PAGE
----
“Why does my cat sneeze?” may be a question you have asked yourself in the past. While the occasional sneeze from your cat is completely normal, and no cause for concern, frequent sneezing might catch your attention. As for humans, sneezing is a normal response to irritation in the nasal passages - the body’s way of removing an irritant from the nose. If your cat’s sneezing won’t go away, or if other symptoms such as a runny nose or eyes or coughing occur, along with the sneezing it might be time for a visit to your vet to see if any treatment is needed.
Symptoms of sneezing
Sneezing is an explosive expulsion of air from the mouth and nose. Sometimes a shower of discharge is also sprayed out. This can be clear or may be blood-stained or even yellow or green if an infection is present. Sneezing is often your cat’s only symptom but sneezing can sometimes be accompanied by other signs which may help your vet work out the cause of the sneezing. Excessive discharge from the nose or eyes, coughing or wheezing, reduced appetite and fatigue all may be seen in a sneezing cat.
Causes of sneezing in cats
The most common cause of persistent sneezing in cats is an upper respiratory tract infection usually due to viral infections such as feline herpesvirus and feline calicivirus. Both these viruses are contagious between cats but thankfully cannot be caught by humans. Stress can often worsen the signs of infection or increase transmission between cats. As with colds and flu in people, treatment is aimed at controlling the symptoms while your cat fights the infection. Viral infections can sometimes lead to secondary bacterial infections which can be treated with antibiotics. Fungal infections of the nose also occur in cats but these are rarer.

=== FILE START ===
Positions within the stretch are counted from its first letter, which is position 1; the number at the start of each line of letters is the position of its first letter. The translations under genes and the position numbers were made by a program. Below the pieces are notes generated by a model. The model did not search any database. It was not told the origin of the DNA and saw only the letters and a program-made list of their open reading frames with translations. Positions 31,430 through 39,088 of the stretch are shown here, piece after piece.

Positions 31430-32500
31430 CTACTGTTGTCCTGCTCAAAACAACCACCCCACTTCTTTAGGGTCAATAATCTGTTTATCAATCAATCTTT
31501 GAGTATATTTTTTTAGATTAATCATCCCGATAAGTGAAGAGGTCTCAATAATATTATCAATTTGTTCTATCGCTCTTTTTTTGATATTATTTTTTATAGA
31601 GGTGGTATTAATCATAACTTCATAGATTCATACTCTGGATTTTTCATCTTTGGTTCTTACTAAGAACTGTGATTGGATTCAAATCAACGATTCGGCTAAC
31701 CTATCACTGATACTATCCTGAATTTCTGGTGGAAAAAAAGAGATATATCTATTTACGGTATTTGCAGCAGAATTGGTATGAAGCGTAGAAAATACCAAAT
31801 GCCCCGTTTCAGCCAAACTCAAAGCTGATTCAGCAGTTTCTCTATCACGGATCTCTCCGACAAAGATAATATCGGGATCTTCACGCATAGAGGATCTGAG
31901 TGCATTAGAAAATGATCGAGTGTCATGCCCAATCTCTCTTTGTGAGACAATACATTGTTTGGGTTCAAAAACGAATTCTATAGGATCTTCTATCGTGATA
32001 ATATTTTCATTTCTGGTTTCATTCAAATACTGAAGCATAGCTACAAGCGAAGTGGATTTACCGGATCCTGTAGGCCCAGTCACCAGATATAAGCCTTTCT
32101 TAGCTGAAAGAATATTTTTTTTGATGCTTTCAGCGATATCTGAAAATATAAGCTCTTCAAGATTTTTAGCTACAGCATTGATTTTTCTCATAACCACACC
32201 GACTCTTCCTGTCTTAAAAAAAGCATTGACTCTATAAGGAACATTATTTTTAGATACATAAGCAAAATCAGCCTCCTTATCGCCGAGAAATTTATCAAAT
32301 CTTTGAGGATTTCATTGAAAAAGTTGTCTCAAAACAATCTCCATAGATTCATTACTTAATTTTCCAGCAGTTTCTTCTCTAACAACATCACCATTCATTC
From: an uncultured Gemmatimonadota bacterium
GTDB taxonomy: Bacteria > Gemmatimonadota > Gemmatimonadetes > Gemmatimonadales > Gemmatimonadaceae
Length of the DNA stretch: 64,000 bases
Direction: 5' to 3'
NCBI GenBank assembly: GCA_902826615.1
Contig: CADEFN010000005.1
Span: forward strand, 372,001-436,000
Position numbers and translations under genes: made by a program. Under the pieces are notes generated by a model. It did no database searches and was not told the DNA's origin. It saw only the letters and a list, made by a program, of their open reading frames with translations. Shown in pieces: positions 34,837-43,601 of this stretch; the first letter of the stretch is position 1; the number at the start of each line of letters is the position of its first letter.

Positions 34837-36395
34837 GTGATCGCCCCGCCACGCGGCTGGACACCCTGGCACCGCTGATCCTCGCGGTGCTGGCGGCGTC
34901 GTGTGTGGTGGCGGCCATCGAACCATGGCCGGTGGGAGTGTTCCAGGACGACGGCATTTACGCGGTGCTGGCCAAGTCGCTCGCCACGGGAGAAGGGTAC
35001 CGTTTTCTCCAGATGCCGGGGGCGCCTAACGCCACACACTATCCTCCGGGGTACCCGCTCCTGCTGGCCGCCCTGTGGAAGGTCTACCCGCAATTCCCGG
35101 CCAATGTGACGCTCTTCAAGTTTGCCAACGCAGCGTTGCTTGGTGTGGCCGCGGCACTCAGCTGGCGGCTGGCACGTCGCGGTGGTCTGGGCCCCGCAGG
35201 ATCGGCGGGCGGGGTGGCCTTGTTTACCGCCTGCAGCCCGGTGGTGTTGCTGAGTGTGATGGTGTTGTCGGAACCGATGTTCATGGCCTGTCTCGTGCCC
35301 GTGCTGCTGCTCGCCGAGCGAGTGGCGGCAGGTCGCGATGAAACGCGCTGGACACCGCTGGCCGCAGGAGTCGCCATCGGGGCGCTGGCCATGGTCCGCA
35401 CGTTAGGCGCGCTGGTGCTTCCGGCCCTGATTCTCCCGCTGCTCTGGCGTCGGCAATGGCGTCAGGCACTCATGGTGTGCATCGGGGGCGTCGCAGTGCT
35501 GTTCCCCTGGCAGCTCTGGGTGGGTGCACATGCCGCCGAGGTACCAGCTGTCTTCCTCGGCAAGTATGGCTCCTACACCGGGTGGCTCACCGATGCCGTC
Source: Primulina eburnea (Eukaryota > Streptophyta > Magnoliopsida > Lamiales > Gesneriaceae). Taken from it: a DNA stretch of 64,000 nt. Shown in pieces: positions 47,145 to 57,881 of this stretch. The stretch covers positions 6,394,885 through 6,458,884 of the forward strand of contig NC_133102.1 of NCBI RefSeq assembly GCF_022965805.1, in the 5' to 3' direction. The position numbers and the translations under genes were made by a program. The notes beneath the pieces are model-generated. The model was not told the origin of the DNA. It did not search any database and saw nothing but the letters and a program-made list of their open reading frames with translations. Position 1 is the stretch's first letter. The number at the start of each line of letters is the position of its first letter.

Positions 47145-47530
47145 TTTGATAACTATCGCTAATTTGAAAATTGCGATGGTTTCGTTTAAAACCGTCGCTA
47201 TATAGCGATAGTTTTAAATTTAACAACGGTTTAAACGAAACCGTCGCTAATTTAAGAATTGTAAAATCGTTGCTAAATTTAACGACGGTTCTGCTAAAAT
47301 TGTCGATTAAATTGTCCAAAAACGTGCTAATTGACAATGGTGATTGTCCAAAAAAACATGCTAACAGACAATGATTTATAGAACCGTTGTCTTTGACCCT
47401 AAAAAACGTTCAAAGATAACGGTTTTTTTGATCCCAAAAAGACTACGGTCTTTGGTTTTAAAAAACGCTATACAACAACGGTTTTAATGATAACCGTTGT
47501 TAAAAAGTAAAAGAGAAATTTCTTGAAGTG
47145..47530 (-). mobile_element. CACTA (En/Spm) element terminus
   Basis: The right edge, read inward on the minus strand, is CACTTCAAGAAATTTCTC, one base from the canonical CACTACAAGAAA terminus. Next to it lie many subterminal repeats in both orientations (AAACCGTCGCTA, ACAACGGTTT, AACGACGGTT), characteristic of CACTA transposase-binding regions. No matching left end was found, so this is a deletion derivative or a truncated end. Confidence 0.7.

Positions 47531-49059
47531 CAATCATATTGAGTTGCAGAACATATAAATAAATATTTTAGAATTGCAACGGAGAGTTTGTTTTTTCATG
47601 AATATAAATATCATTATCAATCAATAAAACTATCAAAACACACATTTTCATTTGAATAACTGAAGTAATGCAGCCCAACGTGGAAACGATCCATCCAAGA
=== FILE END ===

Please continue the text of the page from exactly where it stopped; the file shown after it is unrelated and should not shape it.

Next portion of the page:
Unlike in humans, allergies are not a common cause of sneezing in cats- but if your cat inhales something irritating he or she may sneeze. Potential irritants include tobacco smoke, dusty cat litter, perfume, cleaning sprays, mould, dust, pollen and even candles. Watch out for the timing of any sneezing bouts to see if you can work out the cause- is your cat sneezingas you are cleaning the house or just after you have changed the cat litter, for instance?
Rarer causes of persistent sneezing can include tooth root infections which are draining into the cat’s sinuses, inhaled foreign bodies such as blades of grass or even tumours in the nasal passages.
What to do
Make sure your cat receives regular vaccinations against feline herpesvirus and feline calicivirus to help prevent these viral infections.
If your cat only occasionally sneezes and is perfectly well in herself then just keep an eye on her for a few days and try to work out if there is any pattern to when she sneezes. If the sneezing becomes more persistent, if your cat sneezes blood, or has other symptoms such as excessive nasal discharge, runny eyes, fatigue, coughing or trouble breathing or if he or she is off their food then you should make an appointment to see your vet as soon as possible. Most causes are easily treated and your cat should soon be feeling much better.